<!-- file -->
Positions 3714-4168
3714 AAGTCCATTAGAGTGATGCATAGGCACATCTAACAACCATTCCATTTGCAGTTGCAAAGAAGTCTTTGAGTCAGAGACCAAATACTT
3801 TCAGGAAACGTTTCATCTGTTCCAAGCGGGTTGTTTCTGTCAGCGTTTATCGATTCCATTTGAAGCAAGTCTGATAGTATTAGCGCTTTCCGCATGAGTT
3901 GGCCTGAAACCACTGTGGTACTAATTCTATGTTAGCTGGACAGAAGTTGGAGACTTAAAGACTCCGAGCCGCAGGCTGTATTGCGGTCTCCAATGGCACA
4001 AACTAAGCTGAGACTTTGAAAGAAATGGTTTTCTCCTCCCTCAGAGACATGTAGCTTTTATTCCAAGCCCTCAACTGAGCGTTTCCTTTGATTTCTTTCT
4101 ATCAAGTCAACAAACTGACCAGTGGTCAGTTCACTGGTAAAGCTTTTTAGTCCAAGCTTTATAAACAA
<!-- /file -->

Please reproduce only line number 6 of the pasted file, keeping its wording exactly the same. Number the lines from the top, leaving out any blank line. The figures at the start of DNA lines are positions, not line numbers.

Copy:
4101 ATCAAGTCAACAAACTGACCAGTGGTCAGTTCACTGGTAAAGCTTTTTAGTCCAAGCTTTATAAACAA